Teacher Evaluation

The reflection that I did myself, when I videoed, offered me more opportunity for growth than anything an outsider could do for me. Watching my kids, what went on in my room, how I handled it, and things I said—that was more important than any sit-down that I could have with anybody [else]. ” Best Foot Forward teacher, North Carolina (2013)1

In this third installment of our Using Videos During Teacher Observations series, we will dive right in to what the research says with regard to using videos to support teacher observations.  Our previous two posts can be found here: My Own Struggles and Creating an environment where teachers self reflect.

I’m guessing most of you don’t formally use videos during your teacher observations.  Coaching?  Maybe.  The observer sitting down, watching the lesson on video, and providing feedback specific based on what was seen on film?  Probably not.  There are a lot of reasons why schools are hesitant to use videos.  According to Harvard University’s Center for Education Policy Research and their Best Foot Forward Project, these reasons may include but are not limited to:

  • Compliance Culture
  • Rudimentary Reflection
  • Inflexible Time
  • Inadequate content area feedback

I’ve personally had conversations with several administrators who had various other reasons why they aren’t using videos for teacher observations.  These reasons include their Union won’t allow it, they don’t have the appropriate technology, there is not a simple way to do it, and they are afraid of teachers putting on the proverbial “dog and pony show”.  Others had concerns about students being recorded and what would be required from a policy perspective to allow for recording in the classroom.  However 95% of these administrators rated the potential of video reflections/observations as having a major impact in their school.  In other words, most (95%) think using videos during observations would make a positive difference for them and their teachers.  They just aren’t doing it.

The aforementioned Best Foot Forward Project from Harvard University does a fantastic job providing specific suggestions to break through these barriers.  Their toolkit is simply amazing.  If you haven’t reviewed their toolkit, you should download it now.  The Toolkit provides support in the following areas:

  • Leveraging Video for Learning
    • Video for self-reflection, peer collaboration, virtual coaching, evaluation, and building a video library
  • Cultivating Trust in Video Observations
    • Create a safe environment for teachers and communicate with parents and manage student privacy concerns
  • Turnkey Technology: Setting up Schools for Effective Implementation
    • Choose the right technology, set up your infrastructure, train teachers and observers
  • Measuring Readiness and Assessing Success
    • Ensure readiness, Assess Success
  • Appendix
  • References

Speaking of the dog and pony show, The Best Foot Forward project addressed that directly in its Leveraging Video for Learning section: “If teachers control the camera, they are able to choose a videotaped lesson that they believe represents a comprehensive view of their best work.  Not only does this process increase teacher agency in evaluation, but it also encourages teachers to rewatch several lessons and contemplate what constitutes effective, evaluation-worthy instruction before choosing what will be submitted to the administrator.”  Later it reads “…teachers put their ‘best foot forward’, but this did not fundamentally change the distribution of observation scores between teachers.”2  For a more detailed quantitative review, please see the Best Foot Forward research brief.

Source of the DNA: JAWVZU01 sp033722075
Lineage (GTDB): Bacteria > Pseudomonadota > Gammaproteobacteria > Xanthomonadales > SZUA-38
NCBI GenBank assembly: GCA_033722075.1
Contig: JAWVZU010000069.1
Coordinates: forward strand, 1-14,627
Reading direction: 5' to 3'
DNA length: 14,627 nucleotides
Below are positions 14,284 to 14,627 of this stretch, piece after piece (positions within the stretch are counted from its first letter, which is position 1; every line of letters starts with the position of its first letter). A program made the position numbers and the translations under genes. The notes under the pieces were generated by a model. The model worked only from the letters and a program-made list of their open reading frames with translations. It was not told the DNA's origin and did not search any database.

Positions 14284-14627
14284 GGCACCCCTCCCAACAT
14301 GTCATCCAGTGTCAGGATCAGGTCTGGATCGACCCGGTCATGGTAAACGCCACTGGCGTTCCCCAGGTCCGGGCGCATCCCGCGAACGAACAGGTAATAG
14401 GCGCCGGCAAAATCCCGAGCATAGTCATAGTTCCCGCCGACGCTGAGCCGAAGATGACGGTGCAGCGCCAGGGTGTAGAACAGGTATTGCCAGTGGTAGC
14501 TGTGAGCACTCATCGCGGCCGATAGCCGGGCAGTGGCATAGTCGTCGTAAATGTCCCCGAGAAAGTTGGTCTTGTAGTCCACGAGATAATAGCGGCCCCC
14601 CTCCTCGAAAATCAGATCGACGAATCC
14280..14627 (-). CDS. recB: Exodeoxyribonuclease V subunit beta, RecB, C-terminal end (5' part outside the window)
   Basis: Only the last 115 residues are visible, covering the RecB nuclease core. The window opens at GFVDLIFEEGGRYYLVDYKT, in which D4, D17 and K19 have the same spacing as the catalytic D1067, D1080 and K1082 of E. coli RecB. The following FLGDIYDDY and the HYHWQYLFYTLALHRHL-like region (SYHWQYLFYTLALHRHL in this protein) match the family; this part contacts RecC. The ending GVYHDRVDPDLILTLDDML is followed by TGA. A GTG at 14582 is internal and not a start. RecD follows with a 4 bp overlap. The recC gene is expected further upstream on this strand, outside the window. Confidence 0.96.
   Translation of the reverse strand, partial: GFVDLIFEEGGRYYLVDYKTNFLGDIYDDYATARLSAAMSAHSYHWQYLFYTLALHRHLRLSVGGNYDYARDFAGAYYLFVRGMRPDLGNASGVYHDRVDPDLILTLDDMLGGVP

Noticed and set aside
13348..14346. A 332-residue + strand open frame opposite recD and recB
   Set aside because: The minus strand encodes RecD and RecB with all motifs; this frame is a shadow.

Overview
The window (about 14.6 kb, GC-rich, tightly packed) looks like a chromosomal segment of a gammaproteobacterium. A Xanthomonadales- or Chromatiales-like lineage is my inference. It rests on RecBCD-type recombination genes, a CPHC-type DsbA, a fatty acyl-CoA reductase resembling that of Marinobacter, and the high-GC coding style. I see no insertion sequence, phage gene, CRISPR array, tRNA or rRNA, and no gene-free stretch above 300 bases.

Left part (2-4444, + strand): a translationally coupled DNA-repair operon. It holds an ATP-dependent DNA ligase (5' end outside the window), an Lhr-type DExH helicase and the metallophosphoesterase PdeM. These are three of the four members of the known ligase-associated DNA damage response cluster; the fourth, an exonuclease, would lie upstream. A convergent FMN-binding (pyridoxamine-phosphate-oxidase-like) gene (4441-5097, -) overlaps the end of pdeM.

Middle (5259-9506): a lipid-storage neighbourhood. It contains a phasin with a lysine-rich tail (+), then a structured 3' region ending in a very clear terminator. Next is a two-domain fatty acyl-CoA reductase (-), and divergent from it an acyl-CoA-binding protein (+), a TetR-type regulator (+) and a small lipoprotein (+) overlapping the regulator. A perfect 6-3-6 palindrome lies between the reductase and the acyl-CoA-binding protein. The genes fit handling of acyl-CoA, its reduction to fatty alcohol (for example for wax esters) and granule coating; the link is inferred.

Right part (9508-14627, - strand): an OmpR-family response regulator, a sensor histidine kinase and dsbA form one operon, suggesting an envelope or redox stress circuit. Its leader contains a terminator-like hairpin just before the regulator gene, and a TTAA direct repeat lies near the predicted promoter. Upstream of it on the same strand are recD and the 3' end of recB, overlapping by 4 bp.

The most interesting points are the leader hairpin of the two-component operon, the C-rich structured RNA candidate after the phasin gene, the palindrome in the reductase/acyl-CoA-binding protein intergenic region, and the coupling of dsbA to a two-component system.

The Best Foot Forward Project also includes a self-guided module for analyzing videos of your own instruction, a self-analysis noticing rubric, coaching conversation scripts, and many other worthwhile resources.

If you are considering using videos to support teacher reflection, coaching, and/or evaluation, the guidance from the Best Foot Forward project may help you map an implementation schedule and feel comfortable doing so.  There are definitely logistics to consider, timing issues, collective bargaining disagreements, and other barriers you will face, but best practice suggests using video can have a positive impact on your entire observation process.

Next week we will take a look at how a professional athlete uses video to improve his game, and you may even learn a little bit about Simon Sinek’s Golden Circle.

 

Have you used videos during any of your observations, coaching cycles, or evaluations?  If so, how did it go?

 

1Fullerton, J., Greenberg, M., Kane, T., Le, L., Quinn, D., Thal, D., & Zelaya, S. (2015). Leveraging Video for Learning: Strategies for Using Video Observations for Professional Growth [PDF]. Center for Education Policy Research. p. 2

2Fullerton, J., Greenberg, M., Kane, T., Le, L., Quinn, D., Thal, D., & Zelaya, S. (2015). Leveraging Video for Learning: Strategies for Using Video Observations for Professional Growth [PDF]. Center for Education Policy Research. p. 11-12

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